SPENDING on public infrastructure — a crucial ingredient for economic growth — remained constant in Wednesday’s budget with R865,4bn committed over the next three years.

The overriding message for the future, however, is that government wants far greater private investment in public assets to fuel economic growth.

The R865,4bn includes planned investments by state-owned enterprises and spending on housing, roads, rail, public transport, water, electricity and community infrastructure.

Over the medium term, infrastructure expenditure by Eskom is projected at R155,3bn and by Transnet at R77bn.

In the case of Eskom this includes expenditure on the Medupi, Kusile and Ingula power plants. At Transnet, weak growth and falling commodity prices have led to expenditure being reprioritised towards upgrading port infrastructure.

While infrastructure spending has in the main been located in state-owned enterprises over the past decade, this is expected to broaden.

In his briefing to journalists, Finance Minister Pravin Gordhan said that infrastructure spending would involve "a wider base of spending and a wider range of projects. There will be more opportunities for the private sector to co-invest with us and more creative ways of project financing."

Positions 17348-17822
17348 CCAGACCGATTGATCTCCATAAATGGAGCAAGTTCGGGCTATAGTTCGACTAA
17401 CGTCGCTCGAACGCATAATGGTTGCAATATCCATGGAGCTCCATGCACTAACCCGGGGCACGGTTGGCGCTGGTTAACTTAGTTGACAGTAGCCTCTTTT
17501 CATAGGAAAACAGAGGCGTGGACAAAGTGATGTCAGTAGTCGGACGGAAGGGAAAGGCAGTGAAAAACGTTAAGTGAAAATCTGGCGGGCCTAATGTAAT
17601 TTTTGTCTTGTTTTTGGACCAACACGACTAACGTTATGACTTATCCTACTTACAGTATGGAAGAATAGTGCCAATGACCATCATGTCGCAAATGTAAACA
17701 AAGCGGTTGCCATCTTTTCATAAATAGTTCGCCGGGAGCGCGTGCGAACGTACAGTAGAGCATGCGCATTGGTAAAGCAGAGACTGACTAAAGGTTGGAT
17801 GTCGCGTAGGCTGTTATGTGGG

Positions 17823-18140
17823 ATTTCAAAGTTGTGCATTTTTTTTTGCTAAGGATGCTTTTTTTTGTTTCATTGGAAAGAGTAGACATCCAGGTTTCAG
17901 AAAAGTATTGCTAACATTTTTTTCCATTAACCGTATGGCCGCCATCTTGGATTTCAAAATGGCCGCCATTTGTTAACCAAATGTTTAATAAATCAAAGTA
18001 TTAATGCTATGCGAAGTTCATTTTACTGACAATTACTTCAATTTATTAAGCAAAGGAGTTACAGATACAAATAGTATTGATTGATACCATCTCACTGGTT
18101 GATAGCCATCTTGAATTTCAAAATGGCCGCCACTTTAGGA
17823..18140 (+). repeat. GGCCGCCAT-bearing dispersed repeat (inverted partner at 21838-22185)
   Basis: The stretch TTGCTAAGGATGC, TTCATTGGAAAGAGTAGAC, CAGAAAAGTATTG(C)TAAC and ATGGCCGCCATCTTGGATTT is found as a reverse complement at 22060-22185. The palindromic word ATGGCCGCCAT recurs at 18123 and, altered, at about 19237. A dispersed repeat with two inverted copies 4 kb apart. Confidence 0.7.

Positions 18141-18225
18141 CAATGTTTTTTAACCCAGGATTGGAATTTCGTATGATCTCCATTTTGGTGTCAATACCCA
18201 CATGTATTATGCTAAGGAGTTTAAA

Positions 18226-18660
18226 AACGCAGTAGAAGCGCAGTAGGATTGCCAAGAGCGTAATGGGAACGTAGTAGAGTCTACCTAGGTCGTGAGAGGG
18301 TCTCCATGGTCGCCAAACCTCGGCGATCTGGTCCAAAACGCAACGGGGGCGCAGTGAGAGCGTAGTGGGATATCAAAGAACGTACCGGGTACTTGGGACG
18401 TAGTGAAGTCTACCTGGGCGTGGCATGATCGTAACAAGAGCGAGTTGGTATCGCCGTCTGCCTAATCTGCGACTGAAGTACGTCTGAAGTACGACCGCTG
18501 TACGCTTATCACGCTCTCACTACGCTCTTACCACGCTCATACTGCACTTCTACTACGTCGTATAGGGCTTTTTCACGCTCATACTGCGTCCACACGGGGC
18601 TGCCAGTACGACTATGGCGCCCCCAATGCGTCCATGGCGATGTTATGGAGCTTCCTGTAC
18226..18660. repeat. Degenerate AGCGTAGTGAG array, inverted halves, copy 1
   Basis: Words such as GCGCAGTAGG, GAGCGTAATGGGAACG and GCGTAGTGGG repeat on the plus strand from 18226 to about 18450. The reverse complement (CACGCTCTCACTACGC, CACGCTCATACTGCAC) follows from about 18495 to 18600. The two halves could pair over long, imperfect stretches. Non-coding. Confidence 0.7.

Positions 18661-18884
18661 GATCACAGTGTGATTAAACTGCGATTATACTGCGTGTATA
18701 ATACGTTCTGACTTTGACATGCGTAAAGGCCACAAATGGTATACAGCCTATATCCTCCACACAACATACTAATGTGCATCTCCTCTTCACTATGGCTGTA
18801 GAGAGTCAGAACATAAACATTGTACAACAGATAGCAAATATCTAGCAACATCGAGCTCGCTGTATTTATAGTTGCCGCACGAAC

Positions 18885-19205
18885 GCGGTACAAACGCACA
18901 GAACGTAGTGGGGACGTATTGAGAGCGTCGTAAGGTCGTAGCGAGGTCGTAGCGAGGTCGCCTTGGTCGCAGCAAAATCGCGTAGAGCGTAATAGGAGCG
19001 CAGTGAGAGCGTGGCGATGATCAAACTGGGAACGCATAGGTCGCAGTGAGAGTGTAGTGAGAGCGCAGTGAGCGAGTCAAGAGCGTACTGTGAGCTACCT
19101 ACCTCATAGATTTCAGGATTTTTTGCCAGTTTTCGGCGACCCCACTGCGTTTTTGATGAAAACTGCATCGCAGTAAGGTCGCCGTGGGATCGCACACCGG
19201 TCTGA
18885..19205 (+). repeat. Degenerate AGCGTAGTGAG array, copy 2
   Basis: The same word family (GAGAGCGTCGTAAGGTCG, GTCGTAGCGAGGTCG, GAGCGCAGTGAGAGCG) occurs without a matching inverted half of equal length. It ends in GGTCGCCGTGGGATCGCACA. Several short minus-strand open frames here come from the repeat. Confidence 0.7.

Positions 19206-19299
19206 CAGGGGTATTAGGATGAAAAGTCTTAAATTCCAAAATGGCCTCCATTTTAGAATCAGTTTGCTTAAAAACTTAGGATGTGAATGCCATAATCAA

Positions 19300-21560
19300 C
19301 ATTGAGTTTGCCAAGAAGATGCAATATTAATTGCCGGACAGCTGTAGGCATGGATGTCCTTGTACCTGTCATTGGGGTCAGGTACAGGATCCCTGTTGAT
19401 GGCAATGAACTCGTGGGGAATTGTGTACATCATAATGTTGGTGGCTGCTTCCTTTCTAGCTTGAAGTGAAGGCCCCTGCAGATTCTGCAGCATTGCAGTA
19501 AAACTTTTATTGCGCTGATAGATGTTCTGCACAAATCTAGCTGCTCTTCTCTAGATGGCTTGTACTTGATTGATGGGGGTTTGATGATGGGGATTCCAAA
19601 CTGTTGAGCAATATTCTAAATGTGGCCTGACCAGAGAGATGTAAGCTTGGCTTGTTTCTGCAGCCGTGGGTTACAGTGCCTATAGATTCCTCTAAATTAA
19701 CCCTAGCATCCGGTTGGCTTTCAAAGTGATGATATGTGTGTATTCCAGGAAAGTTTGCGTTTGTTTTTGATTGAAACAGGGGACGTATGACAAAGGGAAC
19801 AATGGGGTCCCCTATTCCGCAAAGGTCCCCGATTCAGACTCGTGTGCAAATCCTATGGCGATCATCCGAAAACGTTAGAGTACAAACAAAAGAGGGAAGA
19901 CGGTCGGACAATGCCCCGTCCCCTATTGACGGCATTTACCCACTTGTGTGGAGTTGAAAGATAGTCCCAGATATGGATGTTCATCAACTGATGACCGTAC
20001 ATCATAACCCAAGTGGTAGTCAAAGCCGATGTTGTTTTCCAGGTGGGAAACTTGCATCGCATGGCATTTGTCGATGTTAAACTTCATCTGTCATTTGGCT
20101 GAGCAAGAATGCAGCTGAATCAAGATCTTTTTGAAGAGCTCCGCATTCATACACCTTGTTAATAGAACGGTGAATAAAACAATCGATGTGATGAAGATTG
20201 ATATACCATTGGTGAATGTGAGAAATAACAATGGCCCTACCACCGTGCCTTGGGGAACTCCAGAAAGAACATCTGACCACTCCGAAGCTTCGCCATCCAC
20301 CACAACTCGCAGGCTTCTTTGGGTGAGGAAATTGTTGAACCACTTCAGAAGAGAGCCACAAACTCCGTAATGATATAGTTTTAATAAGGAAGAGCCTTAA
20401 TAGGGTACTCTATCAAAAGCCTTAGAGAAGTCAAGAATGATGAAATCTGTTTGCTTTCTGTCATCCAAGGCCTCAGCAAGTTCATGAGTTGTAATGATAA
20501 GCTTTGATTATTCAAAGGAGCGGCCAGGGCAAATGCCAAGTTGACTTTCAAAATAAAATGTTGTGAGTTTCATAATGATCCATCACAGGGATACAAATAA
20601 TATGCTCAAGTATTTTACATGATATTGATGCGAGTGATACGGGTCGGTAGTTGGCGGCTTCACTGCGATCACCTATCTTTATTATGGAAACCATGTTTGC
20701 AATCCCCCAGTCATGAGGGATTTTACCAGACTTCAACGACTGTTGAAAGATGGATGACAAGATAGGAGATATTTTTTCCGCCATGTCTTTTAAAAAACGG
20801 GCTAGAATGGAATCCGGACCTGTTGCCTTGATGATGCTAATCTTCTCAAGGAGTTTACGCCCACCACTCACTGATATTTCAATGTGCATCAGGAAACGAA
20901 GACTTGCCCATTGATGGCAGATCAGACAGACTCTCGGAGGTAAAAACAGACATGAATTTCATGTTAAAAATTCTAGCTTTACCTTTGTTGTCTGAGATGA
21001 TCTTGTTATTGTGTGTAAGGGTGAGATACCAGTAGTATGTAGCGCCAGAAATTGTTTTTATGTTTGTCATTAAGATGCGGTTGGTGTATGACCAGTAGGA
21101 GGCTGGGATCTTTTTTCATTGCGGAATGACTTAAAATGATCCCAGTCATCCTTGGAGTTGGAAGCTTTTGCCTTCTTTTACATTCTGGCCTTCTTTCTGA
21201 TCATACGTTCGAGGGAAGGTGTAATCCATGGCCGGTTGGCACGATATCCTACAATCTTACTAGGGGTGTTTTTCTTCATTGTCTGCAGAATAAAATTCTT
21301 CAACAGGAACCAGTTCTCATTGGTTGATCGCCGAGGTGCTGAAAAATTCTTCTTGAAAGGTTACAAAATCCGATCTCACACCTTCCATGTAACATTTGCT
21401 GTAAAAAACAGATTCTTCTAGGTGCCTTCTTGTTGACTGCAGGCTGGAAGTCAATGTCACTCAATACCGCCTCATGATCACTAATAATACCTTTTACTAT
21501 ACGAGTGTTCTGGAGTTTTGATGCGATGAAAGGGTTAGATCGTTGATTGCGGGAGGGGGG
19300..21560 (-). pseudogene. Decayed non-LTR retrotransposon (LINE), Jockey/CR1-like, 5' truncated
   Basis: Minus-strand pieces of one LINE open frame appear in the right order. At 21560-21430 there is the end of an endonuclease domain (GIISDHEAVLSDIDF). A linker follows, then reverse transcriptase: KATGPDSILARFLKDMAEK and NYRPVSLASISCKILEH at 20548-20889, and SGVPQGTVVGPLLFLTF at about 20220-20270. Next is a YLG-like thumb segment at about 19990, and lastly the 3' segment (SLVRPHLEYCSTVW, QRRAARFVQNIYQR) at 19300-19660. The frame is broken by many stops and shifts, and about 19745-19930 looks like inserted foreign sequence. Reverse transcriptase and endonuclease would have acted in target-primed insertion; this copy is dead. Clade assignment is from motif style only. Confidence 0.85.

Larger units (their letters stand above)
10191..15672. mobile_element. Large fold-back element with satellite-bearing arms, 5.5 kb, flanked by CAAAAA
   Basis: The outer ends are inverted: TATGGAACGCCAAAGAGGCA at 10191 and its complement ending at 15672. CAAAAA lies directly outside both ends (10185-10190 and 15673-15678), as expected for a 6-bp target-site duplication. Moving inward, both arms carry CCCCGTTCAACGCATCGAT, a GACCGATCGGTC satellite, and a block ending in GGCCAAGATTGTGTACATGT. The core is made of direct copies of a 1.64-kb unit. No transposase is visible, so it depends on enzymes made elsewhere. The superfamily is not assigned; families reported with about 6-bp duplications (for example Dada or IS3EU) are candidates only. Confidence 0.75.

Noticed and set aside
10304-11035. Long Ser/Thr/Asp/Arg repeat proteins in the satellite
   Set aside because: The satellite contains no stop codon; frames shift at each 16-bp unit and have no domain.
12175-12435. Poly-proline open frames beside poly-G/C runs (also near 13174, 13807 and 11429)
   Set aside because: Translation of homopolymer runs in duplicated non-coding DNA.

Among the areas singled out for future co-investment were: partnerships to expand co-investment in economic infrastructure and social facilities; mobilising private sector co-investment in energy technologies that promise rapid results; and partnerships between metro cities and private investors to develop mixed-use, mixed-income precincts near transport networks and jobs.

The budget review acknowledges that infrastructure bottlenecks continue to have a dampening effect on economic growth and private investment.

Over 2015, private investment was stagnant at 0,1% for the first three quarters. As infrastructure constraints ease it is hoped that private sector investment will begin to increase, says the budget review.

Infrastructure grants to municipalities are expected to slow over the second and third years of the medium-term budget as cuts to expenditure are felt.

Direct transfers to local government infrastructure have been reduced by 3.5% over the three-year period as part of the spending reprioritisation process.